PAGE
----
A World Bank team of experts report ranked Rwanda in the 150th position out of the 178 selected economies, on “2007 ease of doing business”.
Singapore ranked first while the Democratic Republic of Congo tailed. The doing business project, provides objective measures of business regulations and their enforcement throughout 178 countries.
It is believed that, doing business information, guides the assessment of regulations that directly impact on economic growth, underlying laws, making cross country comparisons, and identifying good practice reforms.
The indicators that measure investor protection as per the report include: transparency of transactions (extent of disclosure index), liability for self-dealing (extent of director liability index), shareholders’ ability to sue officers and directors for misconduct (ease of shareholder suits index) and strength of investor protection index.
The indexes vary between 0 and 10, with higher values indicating greater disclosure, greater liability of directors, greater powers of shareholders to challenge the transaction, and better investor protection.
When company assets are managed well, then investors are assured of a healthy business environment. Shareholders suits index; which is likely to affect other indicators may be improved.
Greater shareholders’ powers to challenge the transactions need high risk management parameters. There must be a system in place that allows for corrective action and penalising mismanagement. Responsible management should do whatever it takes to set the company on the right path.
Certifying the shareholders’ expectations, at the same time meeting other stakeholders’ expectations, are the core tasks of executive directors; thus conflict of interests arises, and need high professional skills.
Shareholders should be vigilant in proposing members of the board. If board of directors act responsively, then you are assured of a corporate governance system in place.
One of the corporate governance measure in risk management is an internal audit function.The internal audit function is one of the fundamental “checks and balances” for sound corporate governance.
The community’s expectations of boards and senior management, and of those charged with providing an independent review of a company’s operations and financial accounts, have to be raised.
To meet those expectations, governments and regulatory authorities around the globe have mounted intensive campaigns to improve standards of corporate behaviour and transparency.
They are doing this through the international harmonisation of accounting standards, strengthening the principles of corporate governance, lifting the bar on the “suitability and modesty” of directors and managers.
Stakeholders have also are introducing improved market disclosure standards. It is, in this endeavour that Rwanda has come up with an institution of certified accountants which we expect to be in force early next year.
In this demanding environment therefore, boards and senior management need quality advice from sources that can be trusted and that can offer an objective viewpoint.
There is a need to ensure that internal audit is organised, resourced and empowered so that it can provide competent, impartial and brave advice.
Internal audit functions vary from a narrow concern with compliance or financial accounts to a broader remit reviewing efficiency and effectiveness or acting as an internal consultant.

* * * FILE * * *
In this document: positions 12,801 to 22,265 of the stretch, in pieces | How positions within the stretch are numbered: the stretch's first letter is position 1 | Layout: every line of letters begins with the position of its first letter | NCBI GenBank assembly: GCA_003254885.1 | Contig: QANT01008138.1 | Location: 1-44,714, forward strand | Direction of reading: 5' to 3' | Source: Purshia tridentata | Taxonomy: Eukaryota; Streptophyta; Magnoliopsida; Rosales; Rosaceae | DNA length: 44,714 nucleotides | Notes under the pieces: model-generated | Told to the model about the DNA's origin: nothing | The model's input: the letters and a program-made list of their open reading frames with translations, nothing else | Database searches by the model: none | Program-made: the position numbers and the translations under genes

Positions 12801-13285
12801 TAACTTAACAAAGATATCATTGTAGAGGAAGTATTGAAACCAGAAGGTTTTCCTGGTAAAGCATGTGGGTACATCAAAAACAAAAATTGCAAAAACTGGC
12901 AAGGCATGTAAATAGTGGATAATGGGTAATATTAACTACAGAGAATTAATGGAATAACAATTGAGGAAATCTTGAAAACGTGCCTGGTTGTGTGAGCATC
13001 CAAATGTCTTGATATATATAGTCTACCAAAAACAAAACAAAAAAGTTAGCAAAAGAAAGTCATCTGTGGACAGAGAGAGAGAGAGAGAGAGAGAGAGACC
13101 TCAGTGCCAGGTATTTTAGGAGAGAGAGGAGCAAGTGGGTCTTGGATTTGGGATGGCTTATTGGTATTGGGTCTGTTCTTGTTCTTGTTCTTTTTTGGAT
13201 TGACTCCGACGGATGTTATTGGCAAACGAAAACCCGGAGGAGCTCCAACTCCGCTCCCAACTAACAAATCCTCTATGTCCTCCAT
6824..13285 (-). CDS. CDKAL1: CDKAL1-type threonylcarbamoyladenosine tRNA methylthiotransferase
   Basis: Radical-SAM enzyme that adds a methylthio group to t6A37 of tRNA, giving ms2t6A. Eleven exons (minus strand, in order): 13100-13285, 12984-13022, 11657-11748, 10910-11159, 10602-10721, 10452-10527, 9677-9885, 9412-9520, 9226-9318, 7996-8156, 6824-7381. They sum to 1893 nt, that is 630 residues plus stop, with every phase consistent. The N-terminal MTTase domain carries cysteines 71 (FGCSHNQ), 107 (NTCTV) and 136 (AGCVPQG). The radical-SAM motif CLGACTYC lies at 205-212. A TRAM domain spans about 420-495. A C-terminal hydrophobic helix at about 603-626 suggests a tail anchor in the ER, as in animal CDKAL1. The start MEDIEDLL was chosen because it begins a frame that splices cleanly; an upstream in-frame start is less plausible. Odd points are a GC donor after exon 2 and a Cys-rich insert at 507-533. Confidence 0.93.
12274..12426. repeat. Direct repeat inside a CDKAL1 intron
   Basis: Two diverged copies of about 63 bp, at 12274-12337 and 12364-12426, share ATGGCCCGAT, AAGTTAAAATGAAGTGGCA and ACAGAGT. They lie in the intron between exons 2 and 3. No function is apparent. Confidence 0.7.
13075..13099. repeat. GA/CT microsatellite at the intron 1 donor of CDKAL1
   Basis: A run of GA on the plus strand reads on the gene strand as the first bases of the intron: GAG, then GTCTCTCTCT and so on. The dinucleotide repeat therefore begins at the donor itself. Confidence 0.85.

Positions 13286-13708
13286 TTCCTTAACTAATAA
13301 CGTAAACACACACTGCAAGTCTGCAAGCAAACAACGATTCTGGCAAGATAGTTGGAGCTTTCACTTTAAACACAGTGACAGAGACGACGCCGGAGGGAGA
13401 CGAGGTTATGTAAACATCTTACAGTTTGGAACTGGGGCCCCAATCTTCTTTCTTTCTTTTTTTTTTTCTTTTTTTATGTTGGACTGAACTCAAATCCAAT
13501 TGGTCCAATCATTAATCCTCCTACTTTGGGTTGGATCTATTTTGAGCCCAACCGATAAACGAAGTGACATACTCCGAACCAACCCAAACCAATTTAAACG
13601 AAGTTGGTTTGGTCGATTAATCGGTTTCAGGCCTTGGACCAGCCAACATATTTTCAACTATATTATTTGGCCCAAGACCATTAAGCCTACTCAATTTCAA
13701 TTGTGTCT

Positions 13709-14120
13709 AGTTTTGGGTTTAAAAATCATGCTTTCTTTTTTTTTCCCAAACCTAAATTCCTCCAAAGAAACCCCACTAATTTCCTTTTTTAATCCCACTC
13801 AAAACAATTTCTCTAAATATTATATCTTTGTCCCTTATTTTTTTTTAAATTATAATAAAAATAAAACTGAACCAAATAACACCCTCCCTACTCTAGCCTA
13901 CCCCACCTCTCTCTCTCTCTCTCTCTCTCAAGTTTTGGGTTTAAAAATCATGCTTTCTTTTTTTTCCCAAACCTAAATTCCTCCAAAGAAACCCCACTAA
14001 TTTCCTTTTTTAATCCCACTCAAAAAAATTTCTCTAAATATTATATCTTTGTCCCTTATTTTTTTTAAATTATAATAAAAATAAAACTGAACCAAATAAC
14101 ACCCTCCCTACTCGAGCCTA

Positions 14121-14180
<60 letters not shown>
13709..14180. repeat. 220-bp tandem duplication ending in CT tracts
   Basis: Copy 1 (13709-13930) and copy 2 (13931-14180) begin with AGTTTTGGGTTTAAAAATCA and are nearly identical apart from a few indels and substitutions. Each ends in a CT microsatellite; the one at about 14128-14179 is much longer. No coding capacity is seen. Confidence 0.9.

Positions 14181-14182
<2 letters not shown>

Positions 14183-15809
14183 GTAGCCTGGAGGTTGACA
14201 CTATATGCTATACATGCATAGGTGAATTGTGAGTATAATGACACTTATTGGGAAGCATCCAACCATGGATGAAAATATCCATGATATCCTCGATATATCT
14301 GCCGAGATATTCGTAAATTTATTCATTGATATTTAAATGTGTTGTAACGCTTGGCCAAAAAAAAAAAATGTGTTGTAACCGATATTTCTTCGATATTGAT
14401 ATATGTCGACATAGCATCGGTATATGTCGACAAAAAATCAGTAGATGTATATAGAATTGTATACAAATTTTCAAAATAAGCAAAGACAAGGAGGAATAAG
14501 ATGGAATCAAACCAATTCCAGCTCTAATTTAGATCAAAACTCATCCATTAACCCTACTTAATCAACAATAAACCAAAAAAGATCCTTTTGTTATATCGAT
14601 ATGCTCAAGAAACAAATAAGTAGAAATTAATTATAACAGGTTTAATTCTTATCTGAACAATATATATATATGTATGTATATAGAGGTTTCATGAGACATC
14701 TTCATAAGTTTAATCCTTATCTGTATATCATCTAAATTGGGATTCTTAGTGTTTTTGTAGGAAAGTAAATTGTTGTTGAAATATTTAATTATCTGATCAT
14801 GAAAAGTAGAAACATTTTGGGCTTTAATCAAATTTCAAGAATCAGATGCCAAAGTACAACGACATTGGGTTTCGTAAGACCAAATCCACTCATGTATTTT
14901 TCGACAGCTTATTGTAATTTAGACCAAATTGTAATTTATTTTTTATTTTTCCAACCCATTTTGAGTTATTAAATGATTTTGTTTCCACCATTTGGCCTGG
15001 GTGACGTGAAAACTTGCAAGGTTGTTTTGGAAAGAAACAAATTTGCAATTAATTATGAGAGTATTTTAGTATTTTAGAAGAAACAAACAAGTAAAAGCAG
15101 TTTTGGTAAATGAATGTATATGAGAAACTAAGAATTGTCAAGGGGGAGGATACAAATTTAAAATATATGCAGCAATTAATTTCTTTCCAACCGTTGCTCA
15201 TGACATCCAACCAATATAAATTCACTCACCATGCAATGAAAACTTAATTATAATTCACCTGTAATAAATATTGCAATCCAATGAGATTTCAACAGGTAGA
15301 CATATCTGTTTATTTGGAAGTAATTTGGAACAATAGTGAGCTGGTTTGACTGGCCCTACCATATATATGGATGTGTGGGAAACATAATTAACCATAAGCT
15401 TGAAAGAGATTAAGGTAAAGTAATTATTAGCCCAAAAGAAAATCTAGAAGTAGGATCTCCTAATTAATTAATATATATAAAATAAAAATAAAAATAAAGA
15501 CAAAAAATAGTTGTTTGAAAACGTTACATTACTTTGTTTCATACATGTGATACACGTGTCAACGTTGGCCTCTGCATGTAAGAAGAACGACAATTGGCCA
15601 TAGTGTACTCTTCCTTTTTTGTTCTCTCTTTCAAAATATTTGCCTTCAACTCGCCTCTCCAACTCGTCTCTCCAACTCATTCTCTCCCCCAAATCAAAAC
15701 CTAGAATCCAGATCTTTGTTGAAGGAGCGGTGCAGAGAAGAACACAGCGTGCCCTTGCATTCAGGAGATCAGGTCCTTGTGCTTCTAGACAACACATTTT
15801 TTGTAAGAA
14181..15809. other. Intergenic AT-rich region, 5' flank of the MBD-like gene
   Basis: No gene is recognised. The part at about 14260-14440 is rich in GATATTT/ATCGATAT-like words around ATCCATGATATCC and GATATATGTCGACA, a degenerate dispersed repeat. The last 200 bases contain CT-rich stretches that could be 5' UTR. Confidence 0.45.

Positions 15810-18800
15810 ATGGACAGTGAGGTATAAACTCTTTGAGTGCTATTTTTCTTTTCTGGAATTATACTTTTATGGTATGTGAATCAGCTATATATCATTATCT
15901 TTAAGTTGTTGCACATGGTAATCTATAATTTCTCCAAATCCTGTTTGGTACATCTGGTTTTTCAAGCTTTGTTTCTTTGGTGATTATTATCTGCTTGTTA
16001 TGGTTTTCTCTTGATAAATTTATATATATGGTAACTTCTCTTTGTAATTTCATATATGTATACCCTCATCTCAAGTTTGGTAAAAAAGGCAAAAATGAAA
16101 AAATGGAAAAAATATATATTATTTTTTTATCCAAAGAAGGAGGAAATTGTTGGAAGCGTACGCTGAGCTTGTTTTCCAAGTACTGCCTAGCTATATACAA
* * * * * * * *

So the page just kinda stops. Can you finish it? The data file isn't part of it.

Role of internal audit
Internal auditing is an independent, objective assurance and consulting activity designed to add value and improve an organisation’s operations.
It helps an organisation accomplish its objectives by bringing a systematic, disciplined approach to evaluate and improve the effectiveness of risk management, control, and governance processes.
Remember, the basic function of internal audit is independent appraisal of an institution’s internal controls, including controls over financial reporting. Simply put, it is about reviewing activities to ensure that they are carried out as intended.
Of course, a by-product of internal audit will be recommendations on internal control and process improvements that could be made, an important role for internal audit in large and complex financial institutions in particular.
Risk management, on the other hand, is about identifying and assessing inherent risks in the products and activities of an institution, and ensuring that appropriate risk management limits, control mechanisms and mitigation strategies are in place to contain risk within the institution’s risk appetite.
It is critical in helping an institution plan its strategic response to its changing risk profile and ensuring effective risk management processes are in place to respond quickly.
Yes, a checking function (similar to internal audit) is often involved to ensure that the risk control framework is in place and operating as intended; internal audit also plays a complementary role in evaluating whether the controls are practical, whether they are functional and how they might be circumvented.
The distinction is that risk management has the important and continuous responsibility of understanding how actual risk facing the institution is changing periodically, and assessing if the risk limits, controls or mitigations need updating.
Of course, institutions need to ensure cooperation between internal audit and risk management and a clarification of roles, so that unintended gaps do not emerge.
For example, as new procedures are put in place to address emerging risks, the risk management function needs to keep internal audit informed and, vice-versa, if internal audit identifies any weakness or gaps in the application of risk controls.